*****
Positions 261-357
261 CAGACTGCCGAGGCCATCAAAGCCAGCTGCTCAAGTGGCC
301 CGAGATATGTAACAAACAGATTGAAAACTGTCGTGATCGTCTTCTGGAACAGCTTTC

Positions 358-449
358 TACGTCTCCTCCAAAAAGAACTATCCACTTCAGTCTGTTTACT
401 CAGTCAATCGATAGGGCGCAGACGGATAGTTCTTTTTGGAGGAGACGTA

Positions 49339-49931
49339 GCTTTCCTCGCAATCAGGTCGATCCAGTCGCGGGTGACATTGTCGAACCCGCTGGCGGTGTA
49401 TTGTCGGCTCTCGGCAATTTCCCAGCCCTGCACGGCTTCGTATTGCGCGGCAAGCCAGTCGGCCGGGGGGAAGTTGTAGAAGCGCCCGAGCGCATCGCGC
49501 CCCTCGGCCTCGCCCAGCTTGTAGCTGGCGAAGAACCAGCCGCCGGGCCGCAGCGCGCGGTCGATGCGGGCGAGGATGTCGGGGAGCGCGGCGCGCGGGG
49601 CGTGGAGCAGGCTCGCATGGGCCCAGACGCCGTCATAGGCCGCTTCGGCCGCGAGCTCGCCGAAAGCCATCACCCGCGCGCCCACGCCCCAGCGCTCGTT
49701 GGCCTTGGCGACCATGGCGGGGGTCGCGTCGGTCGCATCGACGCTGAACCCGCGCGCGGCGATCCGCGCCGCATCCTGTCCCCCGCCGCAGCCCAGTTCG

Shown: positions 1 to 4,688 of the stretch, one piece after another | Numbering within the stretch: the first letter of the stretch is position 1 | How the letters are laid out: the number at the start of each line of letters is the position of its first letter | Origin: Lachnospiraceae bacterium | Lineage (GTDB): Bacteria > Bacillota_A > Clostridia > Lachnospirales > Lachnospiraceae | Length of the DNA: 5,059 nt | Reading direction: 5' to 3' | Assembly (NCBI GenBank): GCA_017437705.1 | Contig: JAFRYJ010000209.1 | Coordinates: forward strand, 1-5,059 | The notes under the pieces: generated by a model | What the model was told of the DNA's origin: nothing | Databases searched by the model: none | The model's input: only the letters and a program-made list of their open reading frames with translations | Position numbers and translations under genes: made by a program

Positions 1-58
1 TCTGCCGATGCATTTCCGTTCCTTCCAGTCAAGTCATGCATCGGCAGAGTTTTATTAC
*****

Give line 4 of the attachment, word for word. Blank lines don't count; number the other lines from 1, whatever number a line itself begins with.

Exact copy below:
Positions 358-449